In West Virginia, criminalist Fred Zain showed just how much damage a compromised police forensics laboratory can cause. In the 1970s, Zain, a gun-toting West Virginia State Police officer, was assigned to the state crime laboratory as a serologist. He entered the job with minimal training, a corner-cutting attitude and a pro-prosecution bias. If the evidence appeared weak against a defendant whom Zain considered a sleazeball, the criminalist made the evidence look stronger by exaggerating or falsifying test results.
For many years, prosecutors did not publicly question Zain's competence or honesty; after all, he told them what they wanted to hear. Many defense lawyers, jurors and judges lacked the scientific knowledge to question Zain's results. As for Zain's laboratory colleagues, some maintained ignorance, while others suspected wrongdoing but feared the consequences of whistleblowing. ...
By 1993, the extent of the damage done by Zain had become so evident that a prosecutor petitioned the Supreme Court of West Virginia, requesting an investigation. The justices appointed James O. Holliday, a retired judge, to lead the inquiry.
Holliday filed a report that had to horrify anybody who believed in the integrity of the justice system. At least 134 cases relying in significant part on Zain's findings needed re-examination. In the end, Zain's misconduct led directly to the release of five West Virginia inmates and one inmate in Texas. (Zain had moved to Texas in 1989 where he worked in the Bexar County crime laboratory, [emphasis added] which serves greater San Antonio.)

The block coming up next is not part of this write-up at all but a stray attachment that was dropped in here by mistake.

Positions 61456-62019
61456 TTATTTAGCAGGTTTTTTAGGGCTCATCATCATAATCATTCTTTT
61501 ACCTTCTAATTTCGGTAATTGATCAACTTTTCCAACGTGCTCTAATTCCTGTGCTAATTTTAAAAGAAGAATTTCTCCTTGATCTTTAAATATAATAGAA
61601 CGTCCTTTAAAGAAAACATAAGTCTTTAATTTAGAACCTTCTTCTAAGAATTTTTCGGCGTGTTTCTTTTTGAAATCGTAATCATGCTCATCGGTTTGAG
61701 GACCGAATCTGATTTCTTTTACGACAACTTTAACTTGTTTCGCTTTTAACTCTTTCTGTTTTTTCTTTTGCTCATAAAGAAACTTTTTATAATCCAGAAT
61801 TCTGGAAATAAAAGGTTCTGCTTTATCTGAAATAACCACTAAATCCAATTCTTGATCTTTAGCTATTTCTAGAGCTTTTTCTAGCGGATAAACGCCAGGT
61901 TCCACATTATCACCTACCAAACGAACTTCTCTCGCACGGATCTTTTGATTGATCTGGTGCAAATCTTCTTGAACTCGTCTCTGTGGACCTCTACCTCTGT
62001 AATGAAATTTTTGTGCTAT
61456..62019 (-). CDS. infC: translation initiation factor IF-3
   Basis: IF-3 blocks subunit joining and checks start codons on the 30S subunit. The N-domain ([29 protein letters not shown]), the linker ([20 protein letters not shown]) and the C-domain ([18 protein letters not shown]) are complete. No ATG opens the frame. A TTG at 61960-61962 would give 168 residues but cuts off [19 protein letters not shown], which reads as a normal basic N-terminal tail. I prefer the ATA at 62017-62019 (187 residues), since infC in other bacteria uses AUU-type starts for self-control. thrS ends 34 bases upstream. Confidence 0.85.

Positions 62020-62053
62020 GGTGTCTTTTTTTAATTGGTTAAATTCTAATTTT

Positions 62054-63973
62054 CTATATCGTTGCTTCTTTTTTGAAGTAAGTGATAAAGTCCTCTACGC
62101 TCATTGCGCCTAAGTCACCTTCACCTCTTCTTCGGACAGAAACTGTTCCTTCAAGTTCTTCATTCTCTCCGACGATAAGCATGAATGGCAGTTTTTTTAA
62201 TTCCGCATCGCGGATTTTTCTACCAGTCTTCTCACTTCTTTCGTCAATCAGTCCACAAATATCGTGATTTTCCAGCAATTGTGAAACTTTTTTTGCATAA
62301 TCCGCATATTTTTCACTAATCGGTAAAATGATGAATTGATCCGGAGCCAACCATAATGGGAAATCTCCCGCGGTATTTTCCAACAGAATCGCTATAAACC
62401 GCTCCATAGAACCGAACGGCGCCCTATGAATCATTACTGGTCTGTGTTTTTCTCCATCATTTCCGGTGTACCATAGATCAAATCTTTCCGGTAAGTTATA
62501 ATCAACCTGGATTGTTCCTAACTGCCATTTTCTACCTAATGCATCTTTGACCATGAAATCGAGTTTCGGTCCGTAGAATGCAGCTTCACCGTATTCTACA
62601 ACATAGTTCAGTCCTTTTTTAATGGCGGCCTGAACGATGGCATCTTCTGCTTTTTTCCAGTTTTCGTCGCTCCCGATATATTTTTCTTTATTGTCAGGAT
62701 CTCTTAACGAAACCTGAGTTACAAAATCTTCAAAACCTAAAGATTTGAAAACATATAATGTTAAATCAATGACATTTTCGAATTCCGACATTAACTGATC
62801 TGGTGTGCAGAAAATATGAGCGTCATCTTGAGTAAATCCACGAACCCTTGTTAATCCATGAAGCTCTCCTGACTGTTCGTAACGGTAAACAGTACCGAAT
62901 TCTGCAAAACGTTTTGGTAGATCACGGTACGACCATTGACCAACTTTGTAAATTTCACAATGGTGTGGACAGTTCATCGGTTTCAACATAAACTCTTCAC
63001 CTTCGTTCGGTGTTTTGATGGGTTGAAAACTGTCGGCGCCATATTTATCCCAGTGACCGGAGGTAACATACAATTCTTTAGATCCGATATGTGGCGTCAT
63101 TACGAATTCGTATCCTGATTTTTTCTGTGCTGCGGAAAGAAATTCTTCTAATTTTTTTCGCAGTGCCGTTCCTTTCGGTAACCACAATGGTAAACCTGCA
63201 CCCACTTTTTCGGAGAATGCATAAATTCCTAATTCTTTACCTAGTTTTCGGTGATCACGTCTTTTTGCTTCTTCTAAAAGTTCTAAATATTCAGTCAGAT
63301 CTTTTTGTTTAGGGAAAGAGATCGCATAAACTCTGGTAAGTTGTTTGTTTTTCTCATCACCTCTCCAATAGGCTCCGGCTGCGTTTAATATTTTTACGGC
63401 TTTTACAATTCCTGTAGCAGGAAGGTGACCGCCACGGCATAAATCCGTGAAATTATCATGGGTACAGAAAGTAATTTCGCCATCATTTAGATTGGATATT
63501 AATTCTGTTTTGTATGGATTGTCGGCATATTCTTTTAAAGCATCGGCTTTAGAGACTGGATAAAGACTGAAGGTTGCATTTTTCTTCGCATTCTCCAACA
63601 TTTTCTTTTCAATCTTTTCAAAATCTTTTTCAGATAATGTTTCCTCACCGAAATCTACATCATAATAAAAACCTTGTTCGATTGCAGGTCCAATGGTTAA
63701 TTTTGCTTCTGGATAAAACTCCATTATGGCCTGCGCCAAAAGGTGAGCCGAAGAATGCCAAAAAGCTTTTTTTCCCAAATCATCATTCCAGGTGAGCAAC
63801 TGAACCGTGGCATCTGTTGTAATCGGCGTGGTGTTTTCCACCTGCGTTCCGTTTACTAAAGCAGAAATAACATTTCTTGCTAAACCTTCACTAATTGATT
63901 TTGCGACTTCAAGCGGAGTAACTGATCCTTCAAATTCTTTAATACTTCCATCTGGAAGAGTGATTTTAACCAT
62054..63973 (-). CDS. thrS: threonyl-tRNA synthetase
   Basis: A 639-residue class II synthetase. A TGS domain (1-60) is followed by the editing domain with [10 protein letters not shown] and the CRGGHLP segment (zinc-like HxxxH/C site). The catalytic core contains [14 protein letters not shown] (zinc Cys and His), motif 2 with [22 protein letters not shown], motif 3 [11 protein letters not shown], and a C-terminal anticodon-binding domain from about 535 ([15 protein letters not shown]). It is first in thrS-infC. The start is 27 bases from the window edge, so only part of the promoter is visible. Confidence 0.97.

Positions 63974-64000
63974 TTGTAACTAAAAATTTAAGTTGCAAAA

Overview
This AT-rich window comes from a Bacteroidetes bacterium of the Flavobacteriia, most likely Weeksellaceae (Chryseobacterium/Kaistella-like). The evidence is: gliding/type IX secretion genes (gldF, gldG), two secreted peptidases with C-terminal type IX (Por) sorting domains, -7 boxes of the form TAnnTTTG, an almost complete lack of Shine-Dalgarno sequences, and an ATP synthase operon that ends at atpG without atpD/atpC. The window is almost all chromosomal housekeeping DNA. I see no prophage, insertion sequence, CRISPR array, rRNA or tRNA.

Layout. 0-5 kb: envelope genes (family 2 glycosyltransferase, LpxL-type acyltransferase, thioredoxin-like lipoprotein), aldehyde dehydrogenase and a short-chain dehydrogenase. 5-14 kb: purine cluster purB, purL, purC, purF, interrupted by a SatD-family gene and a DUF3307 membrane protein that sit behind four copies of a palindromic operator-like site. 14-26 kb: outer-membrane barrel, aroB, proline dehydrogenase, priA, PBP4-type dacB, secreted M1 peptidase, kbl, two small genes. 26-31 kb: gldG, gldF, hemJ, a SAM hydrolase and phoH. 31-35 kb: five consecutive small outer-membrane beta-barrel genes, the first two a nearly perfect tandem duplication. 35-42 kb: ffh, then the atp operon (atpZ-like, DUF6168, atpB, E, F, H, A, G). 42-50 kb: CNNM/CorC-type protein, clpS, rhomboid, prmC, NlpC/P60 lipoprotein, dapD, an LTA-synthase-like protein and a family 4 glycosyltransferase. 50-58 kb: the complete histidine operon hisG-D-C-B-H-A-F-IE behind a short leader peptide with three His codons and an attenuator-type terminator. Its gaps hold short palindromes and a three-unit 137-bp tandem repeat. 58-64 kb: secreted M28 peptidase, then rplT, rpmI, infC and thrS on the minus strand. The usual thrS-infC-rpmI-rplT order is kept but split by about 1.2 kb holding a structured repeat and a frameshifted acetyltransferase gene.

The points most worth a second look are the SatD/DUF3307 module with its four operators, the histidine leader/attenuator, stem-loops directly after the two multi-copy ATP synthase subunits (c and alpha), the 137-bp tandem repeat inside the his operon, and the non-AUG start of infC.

Criminalists traveling from outside West Virginia to conduct a scientific inquiry for Holliday determined that Zain was guilty, among other misconduct, of:
- Reporting "scientifically impossible or improbable results"
- Stating that "multiple items had been tested when only a single item had been tested"
- Offering "inconclusive results as conclusive"
- Failing to report conflicting results
- "Implying a match with a suspect when testing supported only a match with the victim"
- "Repeatedly altering laboratory records"
Holliday concluded that evidence offered by Zain "at any time in any criminal prosecution should be deemed invalid, unreliable and inadmissible."
Thursday, June 18, 2009
"Keystone Kops at the Crime Lab"
The title of this post is the headline from an excellent piece in Miller-McCune about problems at forensic crime labs, in which naturally the Houston crime lab figures prominently. But they also mentioned another Texas connection: